stato-, stat-, sta-, -static, -stasi, staso-, -stasis, -stasia, -stacy, -stitute, -stitution, -sist

(Latin: standing, to stay, to make firm, fixed; cause to stand, to put, to place, to put in place, to remain in place; to stand still)

misstatement (s) (noun), misstatements (pl)
An incorrect or false piece of information: The text should be read again because there are too many misstatements which ought to be improved!
mycostasis (s) (noun), mycostases (pl)
The precaution against the growth and proliferation of fungi: Mycostasis is the restriction of germination of fungi, such as mould, mushrooms and mildew, and the term is used in reference to soil.
mycostat (s) (noun), mycostats (pl)
A substance that prevents fungi from growing: Janice found some mold developing in her bathroom, so she got some mycostat to get rid of it.
neoimpressionism (s) (noun) (no plural)
1. A 19th-century movement in painting: Neoimpressionism, favoring stricter and more formal techniques of composition than impressionism, was initiated mainly by the pointillist Georges Seurat in the 1880s.
2. An art movement in French paintings: Neoimpressionism used the doctrines and methods of a group of artists of the 19th century which was based on a more strictly formal practice of impressionist technique employing tiny dots of primary colors on a white background.
nephrapostasis (s) (noun), nephrapostases (pl)
An abscess of the kidney: After Jenny went to see her doctor because of a pain in her body, Dr. Greyson diagnosed her as having nephrapostasis, a purulent infection of one of her excretory organs which contained pus.
obstacle (s) (noun), obstacles (pl)
An obstruction blocking the way or hindering progress: The obstacle in the road had to be removed before it was possible to continue the journey.
obstetrics (s) (noun) (no plural)
1. The branch of medical science concerned with pregnancy and childbirth: Grace decided she wanted to become a midwife and so she centered her studies on obstetrics and gynaecology.
2. Etymology: from about 1819, from obstetric, 1742; from Modern Latin obstetricus, "pertaining to a midwife"; from obstetrix (genitive of obstetricis), "midwife". Literally, "one who stands opposite (the woman giving birth)"; from obstare, "to stand opposite to".
obstinacy (s) (noun), obstinacies (pl)
1. The condition of stubbornness and persistence: Little Tony really adhered to his obstinacy in that he had his own opinion about having ice cream before his vegetables and was quite determined and cried loudly in the restaurant!
2. The state of being problematic to remedy, to subdue, or to relieve: The obstinacy of her terrible cough took many weeks to get over!
obstinancy (s) (noun), obstinacies (pl)
The case of a person or of something being recalcitrant: Little Debbie was at the age of obstinancy, being totally resistant and defiant of what her parents wanted her to do or not to do!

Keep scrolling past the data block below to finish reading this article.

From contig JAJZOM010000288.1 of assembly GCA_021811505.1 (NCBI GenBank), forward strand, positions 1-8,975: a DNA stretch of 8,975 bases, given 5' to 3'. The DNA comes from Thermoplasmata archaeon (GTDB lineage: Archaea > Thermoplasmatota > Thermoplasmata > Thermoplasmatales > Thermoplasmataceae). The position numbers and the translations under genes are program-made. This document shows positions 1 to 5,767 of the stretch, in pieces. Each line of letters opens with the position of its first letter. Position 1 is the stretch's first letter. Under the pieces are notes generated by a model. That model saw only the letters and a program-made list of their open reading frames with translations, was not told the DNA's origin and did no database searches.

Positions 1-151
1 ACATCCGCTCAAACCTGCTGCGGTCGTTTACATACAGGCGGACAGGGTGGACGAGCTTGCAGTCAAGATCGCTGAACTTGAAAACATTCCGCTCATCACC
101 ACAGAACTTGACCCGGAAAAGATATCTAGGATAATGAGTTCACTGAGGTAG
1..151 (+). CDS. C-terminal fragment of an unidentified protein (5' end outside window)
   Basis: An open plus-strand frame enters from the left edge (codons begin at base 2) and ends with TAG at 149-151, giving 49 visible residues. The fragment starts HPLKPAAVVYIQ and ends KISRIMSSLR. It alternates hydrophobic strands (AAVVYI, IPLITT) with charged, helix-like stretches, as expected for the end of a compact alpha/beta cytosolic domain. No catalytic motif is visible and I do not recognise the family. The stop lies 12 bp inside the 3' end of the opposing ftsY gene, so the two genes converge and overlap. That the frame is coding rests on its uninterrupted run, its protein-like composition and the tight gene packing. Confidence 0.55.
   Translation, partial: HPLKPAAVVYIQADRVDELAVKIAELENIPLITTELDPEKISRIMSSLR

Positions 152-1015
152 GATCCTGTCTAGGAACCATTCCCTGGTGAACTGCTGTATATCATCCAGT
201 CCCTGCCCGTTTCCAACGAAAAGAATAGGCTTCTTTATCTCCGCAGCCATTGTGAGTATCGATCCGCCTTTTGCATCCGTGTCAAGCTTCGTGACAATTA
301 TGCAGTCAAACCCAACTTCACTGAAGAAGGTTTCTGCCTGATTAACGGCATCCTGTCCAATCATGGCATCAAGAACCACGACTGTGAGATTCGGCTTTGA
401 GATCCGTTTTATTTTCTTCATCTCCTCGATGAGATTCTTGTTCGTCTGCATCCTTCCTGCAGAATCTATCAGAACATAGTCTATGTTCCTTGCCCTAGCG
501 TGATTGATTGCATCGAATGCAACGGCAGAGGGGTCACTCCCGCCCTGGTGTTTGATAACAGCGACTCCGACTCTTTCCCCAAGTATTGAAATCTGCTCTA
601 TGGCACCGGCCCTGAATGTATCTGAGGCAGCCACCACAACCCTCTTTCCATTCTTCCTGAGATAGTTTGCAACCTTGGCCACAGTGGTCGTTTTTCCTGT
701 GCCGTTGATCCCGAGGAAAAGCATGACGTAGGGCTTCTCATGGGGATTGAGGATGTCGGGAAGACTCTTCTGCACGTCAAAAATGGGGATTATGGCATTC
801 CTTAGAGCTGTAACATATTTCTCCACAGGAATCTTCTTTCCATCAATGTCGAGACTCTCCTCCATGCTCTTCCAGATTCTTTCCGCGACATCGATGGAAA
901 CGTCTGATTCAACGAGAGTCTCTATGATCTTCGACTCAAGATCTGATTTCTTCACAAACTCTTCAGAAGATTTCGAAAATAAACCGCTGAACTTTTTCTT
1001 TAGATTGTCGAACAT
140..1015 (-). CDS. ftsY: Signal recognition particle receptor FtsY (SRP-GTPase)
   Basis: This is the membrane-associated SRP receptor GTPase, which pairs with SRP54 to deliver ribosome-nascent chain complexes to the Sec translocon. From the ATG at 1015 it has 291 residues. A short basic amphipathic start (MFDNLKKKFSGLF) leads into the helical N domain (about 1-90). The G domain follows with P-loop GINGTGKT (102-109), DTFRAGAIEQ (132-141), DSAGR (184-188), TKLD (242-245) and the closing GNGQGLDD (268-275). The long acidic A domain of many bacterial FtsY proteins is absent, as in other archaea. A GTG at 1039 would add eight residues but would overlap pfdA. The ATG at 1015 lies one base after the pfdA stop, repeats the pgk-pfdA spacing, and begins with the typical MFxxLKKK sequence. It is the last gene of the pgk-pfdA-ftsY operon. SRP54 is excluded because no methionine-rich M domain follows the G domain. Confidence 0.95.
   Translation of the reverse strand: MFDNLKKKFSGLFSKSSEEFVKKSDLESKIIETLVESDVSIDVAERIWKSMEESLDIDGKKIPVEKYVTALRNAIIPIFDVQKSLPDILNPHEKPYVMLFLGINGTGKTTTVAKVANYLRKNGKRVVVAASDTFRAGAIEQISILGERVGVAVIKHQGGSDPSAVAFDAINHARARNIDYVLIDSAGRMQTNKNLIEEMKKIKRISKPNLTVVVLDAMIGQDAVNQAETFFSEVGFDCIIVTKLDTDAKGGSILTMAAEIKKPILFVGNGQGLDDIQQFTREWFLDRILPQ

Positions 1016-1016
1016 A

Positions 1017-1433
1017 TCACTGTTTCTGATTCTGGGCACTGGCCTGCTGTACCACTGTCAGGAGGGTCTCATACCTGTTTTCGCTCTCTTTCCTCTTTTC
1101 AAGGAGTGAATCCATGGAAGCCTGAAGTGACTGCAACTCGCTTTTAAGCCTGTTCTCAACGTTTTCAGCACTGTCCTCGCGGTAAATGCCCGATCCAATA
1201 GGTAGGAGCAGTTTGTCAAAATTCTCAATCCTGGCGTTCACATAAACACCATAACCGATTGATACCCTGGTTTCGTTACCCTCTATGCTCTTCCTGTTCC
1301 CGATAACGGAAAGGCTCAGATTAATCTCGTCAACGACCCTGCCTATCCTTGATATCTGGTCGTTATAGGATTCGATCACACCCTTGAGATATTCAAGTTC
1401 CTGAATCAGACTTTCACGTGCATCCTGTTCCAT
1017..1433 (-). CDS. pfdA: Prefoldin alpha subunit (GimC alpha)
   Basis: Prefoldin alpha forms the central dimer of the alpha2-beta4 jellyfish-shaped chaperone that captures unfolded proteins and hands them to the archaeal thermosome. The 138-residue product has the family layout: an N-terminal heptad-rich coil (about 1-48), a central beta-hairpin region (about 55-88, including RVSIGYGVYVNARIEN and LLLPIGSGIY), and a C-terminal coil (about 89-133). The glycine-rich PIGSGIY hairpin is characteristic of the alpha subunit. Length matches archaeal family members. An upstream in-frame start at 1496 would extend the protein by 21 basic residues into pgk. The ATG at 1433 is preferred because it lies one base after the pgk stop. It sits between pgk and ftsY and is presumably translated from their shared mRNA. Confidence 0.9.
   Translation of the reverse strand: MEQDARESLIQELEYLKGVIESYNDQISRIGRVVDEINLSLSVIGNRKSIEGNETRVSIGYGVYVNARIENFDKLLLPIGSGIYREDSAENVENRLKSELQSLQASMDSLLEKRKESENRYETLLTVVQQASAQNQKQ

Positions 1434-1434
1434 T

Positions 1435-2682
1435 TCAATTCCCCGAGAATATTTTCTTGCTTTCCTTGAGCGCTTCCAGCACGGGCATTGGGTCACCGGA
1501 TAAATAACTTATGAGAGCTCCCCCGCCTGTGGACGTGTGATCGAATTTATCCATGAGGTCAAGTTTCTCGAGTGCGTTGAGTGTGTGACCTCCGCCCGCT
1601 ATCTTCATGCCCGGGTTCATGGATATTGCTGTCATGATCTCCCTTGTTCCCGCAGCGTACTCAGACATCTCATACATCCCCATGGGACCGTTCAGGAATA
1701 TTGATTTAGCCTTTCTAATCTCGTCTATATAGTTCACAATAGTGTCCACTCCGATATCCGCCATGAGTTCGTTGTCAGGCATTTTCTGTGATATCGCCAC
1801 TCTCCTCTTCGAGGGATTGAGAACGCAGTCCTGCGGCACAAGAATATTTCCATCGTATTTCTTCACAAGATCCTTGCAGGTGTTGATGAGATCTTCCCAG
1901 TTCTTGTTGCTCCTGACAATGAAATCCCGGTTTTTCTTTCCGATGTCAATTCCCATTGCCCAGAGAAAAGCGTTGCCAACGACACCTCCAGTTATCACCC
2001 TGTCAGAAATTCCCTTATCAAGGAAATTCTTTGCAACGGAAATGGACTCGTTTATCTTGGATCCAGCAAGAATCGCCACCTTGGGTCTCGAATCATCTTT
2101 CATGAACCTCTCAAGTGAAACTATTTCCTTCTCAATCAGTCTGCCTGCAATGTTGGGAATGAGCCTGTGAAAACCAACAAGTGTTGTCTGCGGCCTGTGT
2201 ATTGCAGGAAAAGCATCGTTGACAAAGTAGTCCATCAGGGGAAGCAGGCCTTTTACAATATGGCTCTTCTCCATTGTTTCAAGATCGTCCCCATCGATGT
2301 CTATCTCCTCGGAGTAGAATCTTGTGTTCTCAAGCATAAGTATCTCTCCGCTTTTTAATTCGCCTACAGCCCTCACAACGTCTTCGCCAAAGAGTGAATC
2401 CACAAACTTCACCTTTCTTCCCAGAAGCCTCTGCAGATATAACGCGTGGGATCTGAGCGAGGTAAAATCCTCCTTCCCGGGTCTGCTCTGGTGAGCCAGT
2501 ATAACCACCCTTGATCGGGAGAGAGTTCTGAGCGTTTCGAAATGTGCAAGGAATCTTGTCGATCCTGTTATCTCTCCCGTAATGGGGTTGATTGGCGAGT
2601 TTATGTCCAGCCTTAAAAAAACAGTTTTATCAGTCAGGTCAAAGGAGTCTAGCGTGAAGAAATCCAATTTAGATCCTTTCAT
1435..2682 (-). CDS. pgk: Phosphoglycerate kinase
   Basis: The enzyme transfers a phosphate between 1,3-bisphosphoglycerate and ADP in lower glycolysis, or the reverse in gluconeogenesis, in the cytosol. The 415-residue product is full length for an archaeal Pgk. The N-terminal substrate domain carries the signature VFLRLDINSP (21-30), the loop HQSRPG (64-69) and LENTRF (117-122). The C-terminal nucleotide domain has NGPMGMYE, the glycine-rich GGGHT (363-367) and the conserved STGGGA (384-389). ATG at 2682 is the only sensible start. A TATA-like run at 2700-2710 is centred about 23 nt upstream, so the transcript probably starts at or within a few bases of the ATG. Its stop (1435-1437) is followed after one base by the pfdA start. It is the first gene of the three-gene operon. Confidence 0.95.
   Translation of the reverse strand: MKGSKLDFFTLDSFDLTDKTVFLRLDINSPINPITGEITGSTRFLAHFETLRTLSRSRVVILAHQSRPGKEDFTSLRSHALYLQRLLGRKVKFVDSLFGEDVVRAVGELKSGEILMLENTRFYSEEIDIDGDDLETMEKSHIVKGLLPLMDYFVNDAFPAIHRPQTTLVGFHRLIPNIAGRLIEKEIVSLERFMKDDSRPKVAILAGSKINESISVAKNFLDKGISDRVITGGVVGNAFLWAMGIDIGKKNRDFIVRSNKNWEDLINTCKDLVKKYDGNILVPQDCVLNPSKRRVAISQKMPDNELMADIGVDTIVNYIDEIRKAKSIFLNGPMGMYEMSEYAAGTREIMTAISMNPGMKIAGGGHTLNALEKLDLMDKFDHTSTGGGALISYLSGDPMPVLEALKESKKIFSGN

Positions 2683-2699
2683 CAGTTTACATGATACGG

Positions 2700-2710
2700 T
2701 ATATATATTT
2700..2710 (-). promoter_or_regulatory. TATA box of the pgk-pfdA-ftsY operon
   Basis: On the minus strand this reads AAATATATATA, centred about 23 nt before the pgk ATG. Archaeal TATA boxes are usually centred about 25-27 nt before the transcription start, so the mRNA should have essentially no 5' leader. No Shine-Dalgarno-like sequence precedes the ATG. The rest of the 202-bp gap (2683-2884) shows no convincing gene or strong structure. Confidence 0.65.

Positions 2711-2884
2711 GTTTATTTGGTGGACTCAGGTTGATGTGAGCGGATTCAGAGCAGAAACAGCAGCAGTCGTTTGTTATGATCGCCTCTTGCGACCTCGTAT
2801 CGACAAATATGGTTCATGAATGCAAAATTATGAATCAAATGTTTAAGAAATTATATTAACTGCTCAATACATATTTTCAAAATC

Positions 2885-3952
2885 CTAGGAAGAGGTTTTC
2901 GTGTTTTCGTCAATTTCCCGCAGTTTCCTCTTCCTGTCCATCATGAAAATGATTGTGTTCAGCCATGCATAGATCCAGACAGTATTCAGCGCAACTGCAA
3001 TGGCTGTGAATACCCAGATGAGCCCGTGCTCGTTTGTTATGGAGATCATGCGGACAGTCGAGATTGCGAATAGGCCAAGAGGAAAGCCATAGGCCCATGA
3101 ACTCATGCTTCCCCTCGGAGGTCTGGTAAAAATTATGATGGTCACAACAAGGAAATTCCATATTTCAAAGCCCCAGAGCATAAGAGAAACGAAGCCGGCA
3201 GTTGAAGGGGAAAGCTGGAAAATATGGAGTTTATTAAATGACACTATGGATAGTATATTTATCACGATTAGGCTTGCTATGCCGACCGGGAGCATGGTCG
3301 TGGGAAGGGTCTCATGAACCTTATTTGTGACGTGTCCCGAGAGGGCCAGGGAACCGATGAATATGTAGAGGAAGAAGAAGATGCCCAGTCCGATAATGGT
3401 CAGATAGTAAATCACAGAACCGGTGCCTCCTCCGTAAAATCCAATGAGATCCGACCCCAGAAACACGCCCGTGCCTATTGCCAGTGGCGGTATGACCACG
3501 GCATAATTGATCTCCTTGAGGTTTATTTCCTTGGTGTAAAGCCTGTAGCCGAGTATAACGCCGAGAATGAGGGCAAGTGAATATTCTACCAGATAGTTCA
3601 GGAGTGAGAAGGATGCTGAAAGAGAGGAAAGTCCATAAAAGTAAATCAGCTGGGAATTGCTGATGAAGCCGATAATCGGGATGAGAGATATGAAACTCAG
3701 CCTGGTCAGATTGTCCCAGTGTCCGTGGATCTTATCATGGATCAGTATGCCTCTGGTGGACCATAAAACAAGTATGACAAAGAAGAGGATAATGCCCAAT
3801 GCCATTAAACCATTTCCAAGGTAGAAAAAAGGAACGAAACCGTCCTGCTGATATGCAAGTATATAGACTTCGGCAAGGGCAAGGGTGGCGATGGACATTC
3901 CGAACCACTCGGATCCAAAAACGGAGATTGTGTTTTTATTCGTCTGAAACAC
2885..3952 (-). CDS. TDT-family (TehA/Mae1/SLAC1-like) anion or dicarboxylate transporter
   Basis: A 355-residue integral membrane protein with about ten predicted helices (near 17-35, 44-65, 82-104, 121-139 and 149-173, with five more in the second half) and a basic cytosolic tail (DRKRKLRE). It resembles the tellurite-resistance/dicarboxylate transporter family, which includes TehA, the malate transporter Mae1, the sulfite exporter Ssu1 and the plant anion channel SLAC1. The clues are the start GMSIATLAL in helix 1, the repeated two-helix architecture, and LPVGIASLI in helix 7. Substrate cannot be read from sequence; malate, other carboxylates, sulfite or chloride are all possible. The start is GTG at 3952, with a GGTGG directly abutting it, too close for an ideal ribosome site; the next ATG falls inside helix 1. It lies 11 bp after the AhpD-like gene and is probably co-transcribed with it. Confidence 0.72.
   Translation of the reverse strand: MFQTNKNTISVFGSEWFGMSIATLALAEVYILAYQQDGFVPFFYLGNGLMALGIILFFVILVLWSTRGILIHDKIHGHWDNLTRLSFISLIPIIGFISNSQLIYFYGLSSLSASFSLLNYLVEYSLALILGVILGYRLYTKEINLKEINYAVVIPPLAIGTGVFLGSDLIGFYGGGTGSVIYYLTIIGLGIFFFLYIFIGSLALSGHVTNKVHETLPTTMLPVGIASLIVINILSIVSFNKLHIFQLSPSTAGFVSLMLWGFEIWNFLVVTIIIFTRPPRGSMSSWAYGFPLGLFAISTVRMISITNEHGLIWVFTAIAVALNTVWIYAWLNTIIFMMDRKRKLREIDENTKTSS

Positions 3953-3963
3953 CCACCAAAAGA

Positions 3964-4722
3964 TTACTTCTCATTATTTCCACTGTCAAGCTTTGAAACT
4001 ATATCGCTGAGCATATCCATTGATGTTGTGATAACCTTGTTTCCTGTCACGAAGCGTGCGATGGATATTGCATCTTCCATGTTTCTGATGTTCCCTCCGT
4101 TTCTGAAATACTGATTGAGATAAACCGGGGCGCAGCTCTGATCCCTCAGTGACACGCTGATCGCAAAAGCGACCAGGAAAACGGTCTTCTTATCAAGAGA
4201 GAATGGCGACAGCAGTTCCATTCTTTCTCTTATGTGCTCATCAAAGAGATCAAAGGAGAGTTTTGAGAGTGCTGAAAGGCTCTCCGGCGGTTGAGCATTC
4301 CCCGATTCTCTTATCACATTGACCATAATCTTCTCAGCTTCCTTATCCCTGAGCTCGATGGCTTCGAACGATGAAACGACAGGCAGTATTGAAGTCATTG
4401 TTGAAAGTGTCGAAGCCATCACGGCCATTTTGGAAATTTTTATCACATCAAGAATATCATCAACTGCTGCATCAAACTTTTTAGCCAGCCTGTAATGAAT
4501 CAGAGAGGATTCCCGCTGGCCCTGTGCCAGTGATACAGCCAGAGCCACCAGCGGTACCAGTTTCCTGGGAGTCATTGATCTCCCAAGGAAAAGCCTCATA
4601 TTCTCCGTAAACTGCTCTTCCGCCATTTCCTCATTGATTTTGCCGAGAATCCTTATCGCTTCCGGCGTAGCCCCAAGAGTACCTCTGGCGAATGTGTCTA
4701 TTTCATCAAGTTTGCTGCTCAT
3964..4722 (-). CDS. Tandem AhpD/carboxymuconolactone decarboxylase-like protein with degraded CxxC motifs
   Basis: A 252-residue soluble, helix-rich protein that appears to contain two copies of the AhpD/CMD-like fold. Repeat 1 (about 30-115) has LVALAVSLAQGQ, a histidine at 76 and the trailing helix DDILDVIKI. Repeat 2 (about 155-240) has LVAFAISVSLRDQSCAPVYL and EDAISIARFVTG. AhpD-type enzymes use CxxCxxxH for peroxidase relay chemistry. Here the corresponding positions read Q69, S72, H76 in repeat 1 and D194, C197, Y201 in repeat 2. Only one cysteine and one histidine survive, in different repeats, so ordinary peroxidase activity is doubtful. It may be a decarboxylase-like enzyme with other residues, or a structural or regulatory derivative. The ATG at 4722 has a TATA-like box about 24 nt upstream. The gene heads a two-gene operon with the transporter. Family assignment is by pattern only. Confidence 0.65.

obstinate (adjective), more obstinate, most obstinate
1. Pertaining to person who adheres to an opinion, a purpose, or a course of action in spite of reasons for not doing it or arguments against such behavior: Mark, the teacher, was trying to deal with an obstinate pupil who refused to put his cell phone away during class, so the boy was sent to the principal.

Despite the dangers of severe flood warnings, Ted and his family were too obstinate to leave their house for a safer area.

2. Relating to something which is very difficult to deal with and not easily overcome or removed: There was an obstinate stain on Jim's shirt which could not be removed even though it was washed twice.
Determined to have one's own way even when it is unacceptable and unreasonable.
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obstinately (adverb); more obstinately, most obstinately
Regarding how a person behaves in a mulish or recalcitrant way: Greg suddenly decided not to go with us and remained obstinately in his room.
omnidistance (s) (noun), omnidistances (pl)
The kilometres indicated on an aircraft's distance-measuring device: The omnidistance equipment on the plane shows the length of the gap between two places when interrogating and receiving responses from a transponder beacon.
ophthalmostasis (s) (noun), ophthalmic
The fastening of the eye with a piece of equipment necessary to hold it still during an operation: Ophthalmostasis was necessary when Janet's left eye was examined and afterwards while surgery was performed.
oust (verb), ousts; ousted; ousting
1. To force out or to remove, as from a place or position; to banish: Timothy was being very disobedient in class, so Mrs. Smart ousted him out of the classroom and sent him to the principal's office!
2. To remove and to be succeeded by someone else or something else: The computer has ousted the electric typewriter, but first the electric typewriter ousted the manual, old-fashioned typewriter.
4. Etymology: existing since about 1420, from Anglo-French oster (1292), from Old French oster, "put out, keep off, remove, avert"; from Latin obstare, "to stand opposite to, to block, to hinder"; from ob-, "against" + stare, "to stand".
ouster (s) (noun), ousters (pl)
1. A person who supplants or forces out someone else: Mr. Simmons was accused of being the ouster when the chairman of the committee was expelled from office.
2. The act of removing or forcing somebody out of a place or a position: The army general was involved in the ouster of the head of the country's government.
3. The expulsion or removal from a position or place being occupied by someone: The opposition party called for the ouster of the cabinet minister.

Related word families intertwined with "to place, placing, to put; to add; to stay; to attach" word units: fix-; pon-; prosth-; the-, thes-.